Since scientists first planted the spectacular
commercial flop that was the Flavr Savr tomato on a
small plot here in 1988, federal regulators have
approved more than 10,600 applications to grow
experimental biotech crops on 49,300 separate fields
throughout the United States. More of these are in
Hawaii than any other state.
Through the powers of biotechnology, low-nicotine
tobacco, disease-resistant cotton and soy immune to
weed killer are grown here. Hawaii's genetically
engineered corn projects outnumber even those grown in
Iowa and Illinois.
Biotechnology companies say the weather affords them a
year-round growing season, while anti-industry
activists say the five-hour plane ride from California
gives the "gene jockeys" remoteness from prying eyes.
Whatever the reason, farmers such as Kamiya are
satisfied with genetic engineering's effects on
Kamiya has grown papayas, Hawaii's best selling fruit
behind pineapple, since he got back from serving in
the Vietnam War in 1969. He lived through three
crop-killing epidemics and the vagaries of farming,
but by the early 1990s his farm, along with the entire
Hawaiian papaya industry, was finally on the brink of
destruction. They were at the mercy of a cureless
Scientist Dennis Gonsalves, a native Hawaiian then at
Cornell University, developed the clever idea to
genetically splice a harmless piece of the virus into
papaya trees — essentially vaccinating them in much
the same way people fight the flu.
The gambit worked, and today, the virus is a mere
nuisance for the $16 million industry — even for the
50 percent of papayas grown conventionally and without
virus protection in Hawaii. That's because the virus
has fewer places to roost now.
"Gonsalves saved our butts," Kamiya said as he
wandered among the mini-palm trees bearing ripe yellow
fruit on the 15-acre farm he leases from Brigham Young
University, which maintains a campus in Laie some 40
miles north of Honolulu.
spent five hours in Honolulu at a meeting helping to
defeat a proposed measure from qualifying for the
ballot that would have banned genetic engineering on
Oahu island and effectively put him out of business.
But that's precisely what Hawaiian organic coffee
growers like Greenaway and others want. They're
shocked Hawaii has become biotechnology's chief
laboratory and are concerned about their economic
Greenaway worries that the creeping march of
biotechnology in Hawaii will soon spell her financial
ruin if consumers fear famed Kona coffee was somehow
tainted by biotechnology.
Researchers in the state are attempting to genetically
engineer coffee plants to grow decaffeinated beans,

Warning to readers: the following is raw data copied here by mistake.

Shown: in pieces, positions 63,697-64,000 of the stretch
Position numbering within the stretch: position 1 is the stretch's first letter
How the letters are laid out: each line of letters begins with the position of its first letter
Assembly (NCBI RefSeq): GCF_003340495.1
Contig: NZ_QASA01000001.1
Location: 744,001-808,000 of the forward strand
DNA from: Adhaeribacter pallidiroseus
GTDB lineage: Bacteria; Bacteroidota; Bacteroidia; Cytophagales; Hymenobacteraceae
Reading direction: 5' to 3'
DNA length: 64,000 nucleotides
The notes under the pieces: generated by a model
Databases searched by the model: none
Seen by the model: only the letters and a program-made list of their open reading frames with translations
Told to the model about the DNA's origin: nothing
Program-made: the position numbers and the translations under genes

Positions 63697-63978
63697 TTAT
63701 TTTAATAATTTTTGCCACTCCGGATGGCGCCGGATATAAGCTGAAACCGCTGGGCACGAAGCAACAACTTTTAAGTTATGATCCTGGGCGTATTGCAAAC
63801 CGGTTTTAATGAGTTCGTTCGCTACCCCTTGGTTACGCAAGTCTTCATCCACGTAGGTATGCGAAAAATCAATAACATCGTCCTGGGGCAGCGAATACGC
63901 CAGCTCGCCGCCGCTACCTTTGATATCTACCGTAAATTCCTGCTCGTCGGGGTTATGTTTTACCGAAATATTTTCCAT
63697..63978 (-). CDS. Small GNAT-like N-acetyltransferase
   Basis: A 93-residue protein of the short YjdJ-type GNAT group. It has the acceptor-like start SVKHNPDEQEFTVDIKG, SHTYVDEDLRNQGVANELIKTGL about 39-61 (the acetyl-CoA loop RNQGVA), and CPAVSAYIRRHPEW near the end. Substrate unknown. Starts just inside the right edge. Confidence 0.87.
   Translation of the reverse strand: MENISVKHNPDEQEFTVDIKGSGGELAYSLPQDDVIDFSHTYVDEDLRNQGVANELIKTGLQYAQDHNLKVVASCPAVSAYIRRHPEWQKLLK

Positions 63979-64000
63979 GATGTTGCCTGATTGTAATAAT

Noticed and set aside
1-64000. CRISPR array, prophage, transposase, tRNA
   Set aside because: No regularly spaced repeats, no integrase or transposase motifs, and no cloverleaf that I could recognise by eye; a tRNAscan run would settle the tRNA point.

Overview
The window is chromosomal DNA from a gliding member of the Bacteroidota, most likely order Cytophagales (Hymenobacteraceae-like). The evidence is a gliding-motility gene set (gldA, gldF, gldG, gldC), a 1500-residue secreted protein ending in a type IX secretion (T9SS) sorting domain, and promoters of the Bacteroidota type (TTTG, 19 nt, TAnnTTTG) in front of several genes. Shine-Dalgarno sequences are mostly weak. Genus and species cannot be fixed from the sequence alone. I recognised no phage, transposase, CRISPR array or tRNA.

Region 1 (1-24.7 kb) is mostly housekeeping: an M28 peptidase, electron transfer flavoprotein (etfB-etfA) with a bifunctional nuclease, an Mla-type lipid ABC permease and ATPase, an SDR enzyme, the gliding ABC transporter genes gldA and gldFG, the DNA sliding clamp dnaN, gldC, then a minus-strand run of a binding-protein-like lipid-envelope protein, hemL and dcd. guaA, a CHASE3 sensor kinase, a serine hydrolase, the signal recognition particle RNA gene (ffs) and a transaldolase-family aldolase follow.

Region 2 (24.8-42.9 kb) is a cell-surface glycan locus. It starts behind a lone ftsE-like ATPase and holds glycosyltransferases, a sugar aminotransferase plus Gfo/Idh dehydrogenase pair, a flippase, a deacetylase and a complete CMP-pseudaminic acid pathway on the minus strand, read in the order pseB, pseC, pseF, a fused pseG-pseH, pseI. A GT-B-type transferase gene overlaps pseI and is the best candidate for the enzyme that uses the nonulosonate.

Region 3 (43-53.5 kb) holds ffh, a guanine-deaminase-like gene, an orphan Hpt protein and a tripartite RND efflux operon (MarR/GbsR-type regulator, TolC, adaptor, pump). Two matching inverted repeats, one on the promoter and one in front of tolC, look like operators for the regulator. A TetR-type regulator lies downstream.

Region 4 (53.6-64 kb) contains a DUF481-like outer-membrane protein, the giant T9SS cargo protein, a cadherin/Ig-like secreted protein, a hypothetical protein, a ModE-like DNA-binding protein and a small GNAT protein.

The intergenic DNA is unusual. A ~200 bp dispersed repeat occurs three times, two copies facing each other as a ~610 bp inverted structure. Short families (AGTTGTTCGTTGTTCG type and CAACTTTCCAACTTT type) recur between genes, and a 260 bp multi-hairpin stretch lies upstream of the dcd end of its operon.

which don't occur naturally. The researchers haven't
yet grown their experimental coffee plants outdoors,
even though federal regulators gave permission in
Still, Greenaway is haunted by the prospect that the
work will move outdoors, then mix with her crop and
dilute her coffee's punch. She worries no caffeine
junkie paying $20 a pound for Kona coffee wants that.
"Genetic engineered coffee would be an economic
disaster in Kona," Greenaway said.
In many ways, the biotechnology debate in Hawaii is a
microcosm of the global debate over biotechnology.
There hasn't been a single allergic reaction or other
health problem credibly connected to consuming biotech
food. Still, many scientists do worry about the
threats biotechnology poses to the environment, mainly
through inadvertent cross-pollination with
conventionally grown crops. That poses a particular
problem for organic farmers who charge a premium to
guarantee customers their groceries are free of
The industry and its supporters proudly point out that
biotechnology is actually helping small farmers by
reducing pesticide use. Close to 8 million subsistence
farmers throughout the developing world are growing
genetically engineered soy and corn that require less
toxic weed killer and bug spray, making farming better
for the environment and for those toiling in the
Yet, growing numbers of consumers and activists fret
that the major biotechnology companies — specifically
the titan Monsanto Inc. of St. Louis — are asserting a
Microsoft-like grip on the world's food supply that
will ultimately kill organic and family farms.
In Hawaii alone, several anti-biotech measures have
been introduced recently in the Legislature mimicking
laws in four California counties banning biotech,
though none have passed here so far. A federal lawsuit
filed last year effectively halted all experiments in
Hawaii that involve splicing human genes into plants
to produce medicine.
That kind of skittishness resonates with large food
producers, which in the past have succumbed to
consumers' skepticism about biotech food.
In 2000, McDonald's Corp. successfully cowed potato
farmers to reject genetically engineered potatoes. Two
years ago, bread makers forced Monsanto to abandon its
plans to market genetically engineered wheat. And
recently, pineapple industry representatives wrote the
University of Hawaii that the industry doesn't want or
But Steve Ferreira, a University of Hawaii researcher
working on genetically engineered papaya, thinks those
growers' sentiments would change if they were facing
the decimation of their crops.
"Their need is not as urgent as it was with the papaya
farmers," Ferreira said
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